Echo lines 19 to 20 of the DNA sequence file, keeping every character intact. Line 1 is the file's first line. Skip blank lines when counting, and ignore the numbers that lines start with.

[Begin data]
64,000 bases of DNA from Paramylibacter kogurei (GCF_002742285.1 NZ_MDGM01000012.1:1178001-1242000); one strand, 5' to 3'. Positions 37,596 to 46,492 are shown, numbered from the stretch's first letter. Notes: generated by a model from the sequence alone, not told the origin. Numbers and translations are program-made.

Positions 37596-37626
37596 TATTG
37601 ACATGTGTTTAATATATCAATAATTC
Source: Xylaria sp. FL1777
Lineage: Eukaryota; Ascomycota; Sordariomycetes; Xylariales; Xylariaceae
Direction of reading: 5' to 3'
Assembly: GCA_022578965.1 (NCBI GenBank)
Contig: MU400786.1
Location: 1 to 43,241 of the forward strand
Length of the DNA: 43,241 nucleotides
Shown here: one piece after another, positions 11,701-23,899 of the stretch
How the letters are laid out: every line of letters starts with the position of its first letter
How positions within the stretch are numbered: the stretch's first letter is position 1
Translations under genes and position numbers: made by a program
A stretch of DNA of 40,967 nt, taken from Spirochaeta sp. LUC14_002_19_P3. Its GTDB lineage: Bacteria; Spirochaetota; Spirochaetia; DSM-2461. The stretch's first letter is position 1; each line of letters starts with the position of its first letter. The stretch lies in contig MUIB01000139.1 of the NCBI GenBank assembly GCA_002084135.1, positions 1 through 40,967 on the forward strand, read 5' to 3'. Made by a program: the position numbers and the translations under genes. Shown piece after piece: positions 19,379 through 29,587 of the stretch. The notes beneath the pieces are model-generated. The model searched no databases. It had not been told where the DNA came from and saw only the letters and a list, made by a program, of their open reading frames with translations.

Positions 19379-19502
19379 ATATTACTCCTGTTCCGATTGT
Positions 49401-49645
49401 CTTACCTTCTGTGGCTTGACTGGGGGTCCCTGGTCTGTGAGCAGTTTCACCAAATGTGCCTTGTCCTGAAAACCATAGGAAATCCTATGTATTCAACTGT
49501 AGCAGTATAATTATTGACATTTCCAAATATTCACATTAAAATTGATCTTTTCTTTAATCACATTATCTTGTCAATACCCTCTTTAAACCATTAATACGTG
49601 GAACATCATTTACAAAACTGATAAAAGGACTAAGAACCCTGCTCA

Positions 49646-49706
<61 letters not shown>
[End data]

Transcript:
Positions 49401-49645
49401 CTTACCTTCTGTGGCTTGACTGGGGGTCCCTGGTCTGTGAGCAGTTTCACCAAATGTGCCTTGTCCTGAAAACCATAGGAAATCCTATGTATTCAACTGT